Motor Co. will further penetrate the cross/utility vehicle (CUV) segment in 2004, Ward's has learned.
Sources say the vehicle — resembling a fusion of beefy wagon and streamlined SUV — will roll off the line at's Chicago Assembly Plant.
Chris Theodore, Ford's vice president-North American product, confirms the No.2 auto maker has a CUV in its pipeline, having previously stated “segment-busters” are under development.
Asked when the CUV will become available, Theodore says: “When it's ready.” But a source says engineering on the vehicle is approaching completion. And Ward's is assured, despite widespread reports to the contrary, it will not share a platform with Taurus.
The new vehicle's demographic target is the motorist who's grown tired of a truck-like ride and seeks utility without bulkiness.
Ford also will make an aggressive play for male buyers with a large car resembling the LS, Lincoln's popular mid-luxury car. But the impending vehicle is not, Ward's is told, a Taurus replacement.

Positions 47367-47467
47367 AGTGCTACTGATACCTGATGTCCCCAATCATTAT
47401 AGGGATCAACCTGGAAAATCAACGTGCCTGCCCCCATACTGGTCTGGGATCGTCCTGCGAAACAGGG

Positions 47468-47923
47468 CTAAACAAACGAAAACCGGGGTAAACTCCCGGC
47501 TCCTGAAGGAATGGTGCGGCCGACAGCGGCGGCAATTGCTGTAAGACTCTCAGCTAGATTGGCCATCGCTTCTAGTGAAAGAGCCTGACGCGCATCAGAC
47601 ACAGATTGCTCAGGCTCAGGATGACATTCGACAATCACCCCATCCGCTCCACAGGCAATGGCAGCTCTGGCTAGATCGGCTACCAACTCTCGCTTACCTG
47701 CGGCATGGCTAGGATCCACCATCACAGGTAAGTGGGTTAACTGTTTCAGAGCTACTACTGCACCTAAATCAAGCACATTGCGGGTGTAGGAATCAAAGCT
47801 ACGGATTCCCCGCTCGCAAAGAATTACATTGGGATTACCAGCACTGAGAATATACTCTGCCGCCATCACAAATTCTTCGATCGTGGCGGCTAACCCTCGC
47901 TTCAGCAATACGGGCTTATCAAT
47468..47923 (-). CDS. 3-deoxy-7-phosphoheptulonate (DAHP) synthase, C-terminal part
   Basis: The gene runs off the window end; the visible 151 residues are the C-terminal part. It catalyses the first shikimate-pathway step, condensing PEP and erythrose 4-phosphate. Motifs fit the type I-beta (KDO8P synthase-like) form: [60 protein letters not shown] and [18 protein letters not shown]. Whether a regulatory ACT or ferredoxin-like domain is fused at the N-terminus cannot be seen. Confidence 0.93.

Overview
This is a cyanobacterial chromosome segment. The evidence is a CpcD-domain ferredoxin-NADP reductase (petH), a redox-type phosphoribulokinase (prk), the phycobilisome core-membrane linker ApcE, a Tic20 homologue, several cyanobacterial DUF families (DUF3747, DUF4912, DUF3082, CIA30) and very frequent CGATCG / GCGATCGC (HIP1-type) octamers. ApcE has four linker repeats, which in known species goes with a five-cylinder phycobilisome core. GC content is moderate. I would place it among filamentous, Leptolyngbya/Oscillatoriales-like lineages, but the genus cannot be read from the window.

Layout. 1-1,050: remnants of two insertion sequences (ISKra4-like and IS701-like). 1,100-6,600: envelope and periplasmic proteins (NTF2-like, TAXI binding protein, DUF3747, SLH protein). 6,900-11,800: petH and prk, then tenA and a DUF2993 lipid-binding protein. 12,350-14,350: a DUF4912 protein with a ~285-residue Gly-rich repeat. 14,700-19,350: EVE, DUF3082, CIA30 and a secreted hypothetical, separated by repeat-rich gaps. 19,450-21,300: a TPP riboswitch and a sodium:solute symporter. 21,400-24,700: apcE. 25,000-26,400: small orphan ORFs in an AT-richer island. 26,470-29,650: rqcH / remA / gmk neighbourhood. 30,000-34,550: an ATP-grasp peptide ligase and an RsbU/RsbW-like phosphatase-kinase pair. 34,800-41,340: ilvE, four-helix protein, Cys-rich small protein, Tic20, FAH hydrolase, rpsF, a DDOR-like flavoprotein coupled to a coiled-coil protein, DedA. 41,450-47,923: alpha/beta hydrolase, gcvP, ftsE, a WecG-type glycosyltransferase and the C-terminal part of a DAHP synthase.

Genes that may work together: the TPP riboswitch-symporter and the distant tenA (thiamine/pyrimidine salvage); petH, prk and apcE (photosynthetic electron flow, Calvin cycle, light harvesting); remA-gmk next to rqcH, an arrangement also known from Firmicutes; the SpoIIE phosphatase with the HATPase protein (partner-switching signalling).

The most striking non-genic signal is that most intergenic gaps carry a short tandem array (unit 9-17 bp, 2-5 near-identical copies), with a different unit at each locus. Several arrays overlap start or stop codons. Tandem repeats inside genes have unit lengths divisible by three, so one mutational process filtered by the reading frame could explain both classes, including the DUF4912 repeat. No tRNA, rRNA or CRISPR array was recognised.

Introduction of these models cannot come soon enough, according to industry observers.
Ford faces a relative dry spell in product until the 2005 model year, when its launch activity will pick up dramatically, says a team of Merrill Lynch analysts.
A Merrill Lynch report says, “Hybrids will take a vastly larger share of auto makers' new product launches in 2002-2005. Together with traditional light trucks (SUVs, vans and pickups), they will likely account for half of new product activity by 2005.”
Key to the Ford CUV's success is price point, adds Mike Wall, auto analyst with IRN Inc. Young buyers also are fertile territory for a crossover market that features the likes of Pontiac Vibe andMatrix, Wall says. This means stickers in the $20,000 neighborhood.